What It Means to Have an ‘Economical Running Technique’

There’s a lot of advice out there for runners – what shoes to wear, how to design a training program, what to eat and drink, race mistakes to avoid, and on and on. Running form and technique advice is in a category of its own with often conflicting and ever-changing advice. When that happens, at Body Gears we like to consult the evidence! If we want to talk about having an ‘economical running technique’ we first need to answer, ‘what is running economy?’ Running economy refers to how much energy it takes YOU to run at a specific speed. If you have a good running economy, you will need less energy to run at the same steady pace than someone with a poor running economy. Running economy measures energy expenditure by comparing your oxygen consumption with your carbon dioxide output (respiratory exchange ratio). Using less oxygen indicates you’re using less energy, which means less effort and more energy to run further. If two elite runners have a similar VO2max, the winner will have a better running economy. Now you’re probably raring to go, thinking ‘Just tell me what I have to do to improve my running economy!’ but researchers have stopped to ask whether it’s even possible to influence your running economy with your running technique.

An article from Sports Medicine titled, Is there an Economical Running Technique? explored this question by reviewing several research studies to evaluate which factors most strongly impact running economy. They categorized their findings into intrinsic and extrinsic factors. Intrinsic factors refer to your running technique. The phase of running that can be modified the most is the ground contact phase during propulsion, which they found has the most effect on running economy. There is a mathematical way to calculate your optimal stride frequency and length, and experienced runners will generally be within 3% of that number. However, if your stride length is 6% greater than that optimal number, it will be detrimental to your running economy.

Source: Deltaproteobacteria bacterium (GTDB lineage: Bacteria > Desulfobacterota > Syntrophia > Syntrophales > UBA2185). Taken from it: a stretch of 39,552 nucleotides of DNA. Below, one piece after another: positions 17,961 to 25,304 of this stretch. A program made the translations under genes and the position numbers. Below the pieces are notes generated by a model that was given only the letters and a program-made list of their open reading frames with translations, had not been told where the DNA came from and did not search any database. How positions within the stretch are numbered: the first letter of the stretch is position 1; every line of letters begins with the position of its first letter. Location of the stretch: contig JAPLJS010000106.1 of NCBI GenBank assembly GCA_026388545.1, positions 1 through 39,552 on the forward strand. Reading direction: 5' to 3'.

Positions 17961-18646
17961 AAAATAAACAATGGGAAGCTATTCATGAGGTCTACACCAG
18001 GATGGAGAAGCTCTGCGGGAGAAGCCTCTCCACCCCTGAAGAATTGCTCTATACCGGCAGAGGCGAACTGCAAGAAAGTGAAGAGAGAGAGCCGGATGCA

Another major intrinsic factor is vertical oscillation (how much you bounce up and down). Performing less work against gravity will improve your running economy. Consult with a physical therapist if you think this is an issue for you or you want to have this running component analyzed. The technique with the strongest evidence for improving running economy is to extend your back legless as your toes leave the ground. You can achieve this by not pointing your toes as much or not extending your knee as much as you push off the ground. There are a variety of reasons for this but primarily it puts the muscles on the back of your leg in a stronger position and uses less energy to flex your leg during swing phase to prevent your toes clipping the ground. Last of the intrinsic factors is the ever-debated foot strike. To rearfoot, midfoot, or forefoot strike? This largely depends on your level of experience. Referring solely to running economy, experienced runners will be unaffected by whatever foot strike they chose. However, novice runners will see a decline in running economy when switching from rearfoot to forefoot striking. This is largely due to the method by which most people will attempt to transition their foot strike pattern. If you do want to change your foot strike pattern, then enlisting the guidance of an experienced running coach or physical therapist to prevent any detrimental effects to your body or running program.

Finally, extrinsic factors refer to your shoes and running surface. If your shoe weighs a pound or more, the weight of your shoes can negatively affect your running economy. The surface you run on should be firm with a small amount of give for the greatest economic benefit. Too much cushioning (like sand) puts an increased demand on your body, while no cushioning (like concrete) doesn’t give you any mechanical benefit. The best surface (like grass or a track) will have some elastic recoil to it and return more energy to your body when you run, which will improve your running economy. Remember that running economy is only one aspect of running and there are even more factors that can affect your running economy, like genetics and medical conditions. The physical therapists at Body Gears can assist you with not only implementing the intrinsic and extrinsic factors listed above, but also address any mechanical, neuromuscular, or motor control barriers that may be impacting your run.

As always, consult with your Licensed Physical Therapist for individualized advice. For those in Illinois and California, visit your PT immediately without a prescription or referral.

Give us a call at (877) 709-1090 for more information or fill out the contact us form and we will contact you.

Don’t forget to check out our InstagramFacebook, and Podcasts for more great information and resources.

Copyright © 2018 by Body Gears Physical Therapy All rights reserved.
This blog or any portion thereof may not be reproduced or used in any manner whatsoever without the express written permission of the publisher except for the use of brief quotations in a review.